Despite the significant investment that the client was making in this project, we found that there weren’t clear priorities being set for a unified project and no clear mandate for moving forward. With a siloed team, everyone was working at cross purposes.

Further complicating the situation: this client was focused on speed. There’s absolutely nothing wrong with moving quickly and efficiently, but if there are bumps in the road they can be exacerbated without time to smooth them out.

Note that none of the challenges I’ve outlined above have to do with the skill or dedication of the team that we were working with. These were, and are, experienced professionals who have all the skills they need to complete the tasks at hand. The issues here were purely cultural.

Can This Project Be Saved?

Like any partner, Sparkbox brings its own culture to any engagement, which tends to be focused on collaboration and transparency. We leaned on this toolset as we tried to help the client come to a better resolution and put effective processes into place. Some of the solutions we tried included:

  • More detailed reporting

  • Opening meetings to people from different teams

  • Suggesting/Requesting clarification on big-picture direction

  • Recommending the creation of an internal oversight role.

Moving Forward

In the end, we found that the internal culture was an immovable force. We did make progress, but the influence of our approach and our recommendations couldn’t create the shift necessary for this work to ultimately be successful. After a year of trying, we did something that we’ve rarely (if ever) done before: we let the client know that we needed to step away. We were careful to be respectful and thorough in the handoff of our work into the client’s hands, as we wanted them to be able to fully take advantage of the things that we’d achieved.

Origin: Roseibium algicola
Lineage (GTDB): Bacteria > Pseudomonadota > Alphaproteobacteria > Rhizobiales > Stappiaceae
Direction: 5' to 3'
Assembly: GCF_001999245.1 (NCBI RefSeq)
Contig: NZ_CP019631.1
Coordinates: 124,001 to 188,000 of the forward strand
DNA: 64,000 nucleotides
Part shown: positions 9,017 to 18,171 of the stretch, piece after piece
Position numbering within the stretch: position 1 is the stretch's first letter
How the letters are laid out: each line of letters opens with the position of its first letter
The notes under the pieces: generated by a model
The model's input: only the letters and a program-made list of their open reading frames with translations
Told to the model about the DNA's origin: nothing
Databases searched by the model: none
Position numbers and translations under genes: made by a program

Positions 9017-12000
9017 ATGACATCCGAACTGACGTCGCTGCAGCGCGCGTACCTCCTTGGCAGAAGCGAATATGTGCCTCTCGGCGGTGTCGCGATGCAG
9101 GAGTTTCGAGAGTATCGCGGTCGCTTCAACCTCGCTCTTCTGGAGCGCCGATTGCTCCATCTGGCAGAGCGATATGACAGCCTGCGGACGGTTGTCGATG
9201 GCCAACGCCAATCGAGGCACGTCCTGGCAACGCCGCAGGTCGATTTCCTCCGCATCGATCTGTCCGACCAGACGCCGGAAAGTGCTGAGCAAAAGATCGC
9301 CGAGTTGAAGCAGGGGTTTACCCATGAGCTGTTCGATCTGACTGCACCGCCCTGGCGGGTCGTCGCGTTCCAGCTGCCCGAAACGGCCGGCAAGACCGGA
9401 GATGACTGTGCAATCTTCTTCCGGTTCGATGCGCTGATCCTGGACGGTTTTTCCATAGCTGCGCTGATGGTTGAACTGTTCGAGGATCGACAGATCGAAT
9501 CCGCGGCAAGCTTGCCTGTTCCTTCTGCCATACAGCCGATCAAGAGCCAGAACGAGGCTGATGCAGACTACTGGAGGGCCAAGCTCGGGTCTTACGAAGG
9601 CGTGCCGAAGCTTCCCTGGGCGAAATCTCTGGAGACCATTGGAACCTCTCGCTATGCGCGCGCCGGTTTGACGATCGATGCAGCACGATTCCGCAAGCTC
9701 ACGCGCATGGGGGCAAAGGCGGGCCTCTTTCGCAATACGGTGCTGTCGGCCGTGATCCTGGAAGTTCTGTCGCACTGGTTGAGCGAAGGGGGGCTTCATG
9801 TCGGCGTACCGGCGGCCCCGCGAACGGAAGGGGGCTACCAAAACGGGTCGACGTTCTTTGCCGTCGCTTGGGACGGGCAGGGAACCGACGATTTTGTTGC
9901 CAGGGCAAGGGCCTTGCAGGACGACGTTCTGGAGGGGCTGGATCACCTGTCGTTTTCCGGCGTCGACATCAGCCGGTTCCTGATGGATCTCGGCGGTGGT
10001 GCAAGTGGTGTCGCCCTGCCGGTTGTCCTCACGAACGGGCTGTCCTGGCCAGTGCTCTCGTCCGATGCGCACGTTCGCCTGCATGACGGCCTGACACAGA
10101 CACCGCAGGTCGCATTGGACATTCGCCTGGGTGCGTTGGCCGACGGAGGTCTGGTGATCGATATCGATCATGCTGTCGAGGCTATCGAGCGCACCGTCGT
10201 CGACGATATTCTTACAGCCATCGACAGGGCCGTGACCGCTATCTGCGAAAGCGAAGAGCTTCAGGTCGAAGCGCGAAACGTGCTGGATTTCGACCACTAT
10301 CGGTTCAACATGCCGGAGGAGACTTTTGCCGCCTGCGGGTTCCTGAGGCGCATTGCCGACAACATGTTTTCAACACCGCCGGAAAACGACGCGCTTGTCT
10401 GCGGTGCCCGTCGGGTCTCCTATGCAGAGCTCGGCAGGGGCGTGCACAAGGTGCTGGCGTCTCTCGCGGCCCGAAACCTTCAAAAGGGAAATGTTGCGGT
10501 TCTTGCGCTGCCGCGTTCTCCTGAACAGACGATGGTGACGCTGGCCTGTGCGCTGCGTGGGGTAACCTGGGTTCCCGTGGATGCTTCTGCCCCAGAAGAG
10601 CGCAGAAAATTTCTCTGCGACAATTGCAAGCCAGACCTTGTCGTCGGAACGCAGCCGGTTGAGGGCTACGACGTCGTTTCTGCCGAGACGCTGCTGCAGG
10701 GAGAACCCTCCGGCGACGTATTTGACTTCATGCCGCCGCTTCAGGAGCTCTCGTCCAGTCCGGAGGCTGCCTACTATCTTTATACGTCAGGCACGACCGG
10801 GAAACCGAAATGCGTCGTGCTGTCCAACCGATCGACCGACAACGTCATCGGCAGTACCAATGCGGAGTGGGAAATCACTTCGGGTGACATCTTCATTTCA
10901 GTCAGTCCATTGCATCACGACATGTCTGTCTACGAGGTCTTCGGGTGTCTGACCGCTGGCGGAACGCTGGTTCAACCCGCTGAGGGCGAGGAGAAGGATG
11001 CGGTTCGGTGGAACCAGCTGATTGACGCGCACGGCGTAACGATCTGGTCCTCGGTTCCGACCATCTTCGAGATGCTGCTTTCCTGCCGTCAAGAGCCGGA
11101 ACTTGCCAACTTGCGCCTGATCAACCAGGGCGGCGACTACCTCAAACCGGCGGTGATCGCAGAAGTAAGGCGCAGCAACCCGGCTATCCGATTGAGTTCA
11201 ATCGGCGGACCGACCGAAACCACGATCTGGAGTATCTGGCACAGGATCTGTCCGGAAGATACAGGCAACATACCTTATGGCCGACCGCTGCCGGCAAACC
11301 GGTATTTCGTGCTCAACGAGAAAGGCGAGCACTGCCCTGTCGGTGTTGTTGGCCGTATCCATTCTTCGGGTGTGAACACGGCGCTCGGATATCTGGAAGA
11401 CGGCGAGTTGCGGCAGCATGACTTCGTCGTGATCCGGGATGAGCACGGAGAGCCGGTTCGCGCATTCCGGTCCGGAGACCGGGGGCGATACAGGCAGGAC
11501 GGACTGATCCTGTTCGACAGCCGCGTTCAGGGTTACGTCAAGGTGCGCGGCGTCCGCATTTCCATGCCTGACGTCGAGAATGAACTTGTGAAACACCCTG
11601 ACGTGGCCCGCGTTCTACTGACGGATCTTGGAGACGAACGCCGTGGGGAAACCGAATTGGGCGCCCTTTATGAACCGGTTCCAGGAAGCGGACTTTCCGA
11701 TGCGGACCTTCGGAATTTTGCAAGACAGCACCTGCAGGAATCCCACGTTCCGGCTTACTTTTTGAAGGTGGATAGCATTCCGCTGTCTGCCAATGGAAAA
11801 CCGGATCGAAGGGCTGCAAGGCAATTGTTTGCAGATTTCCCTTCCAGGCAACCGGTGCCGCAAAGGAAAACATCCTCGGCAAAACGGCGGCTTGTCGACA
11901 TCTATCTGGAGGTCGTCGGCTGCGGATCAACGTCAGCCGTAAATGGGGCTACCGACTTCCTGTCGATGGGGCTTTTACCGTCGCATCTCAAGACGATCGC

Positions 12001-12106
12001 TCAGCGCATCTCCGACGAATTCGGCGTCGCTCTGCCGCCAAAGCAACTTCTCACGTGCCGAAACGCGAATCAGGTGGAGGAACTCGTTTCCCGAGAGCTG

What can we (and you) learn from this experience? Culture matters. On a design system project–or any complex undertaking–you’re not just filling roles, you’re building a team. Here are some things that we took away from the project, and which might be useful to you as well.

  • Your team will prioritize the things that you measure and reward. In the case of this client, the measure of success applied to the products using the design system, not the system itself. It’s hard for the system to take root if the culture doesn’t value the benefits it offers.

  • A system is about people, not just technology. Take the time to build relationships among the team, give them leadership and inspiration, keep them informed, show that their input is valued, and help them focus on a common goal.

  • Culture isn’t a one-way proposition. It’s about give and take. Make sure to have a plan in place to gather feedback. Collaborate with members of each part of the team to teach about the system and its benefits.

Ultimately, the success of your system is going to come down to trust. With this client, we didn’t have the time or the authority to tend to the culture and make sure the system was understood and valued by everyone involved. Moving forward we’ve devised ways to model the kind of cultural interactions we know are needed for a design system to be sustainable. Thriving projects, for us and for you, rely on this kind of collaboration and vision. Feel free to explore more of our work on culture and design systems, or give us a call so we can explore the impact of culture on your system.

Want to talk about how we can work together?

Katie can help

A portrait of Vice President of Business Development, Katie Jennings.

Katie Jennings

Vice President of Business Development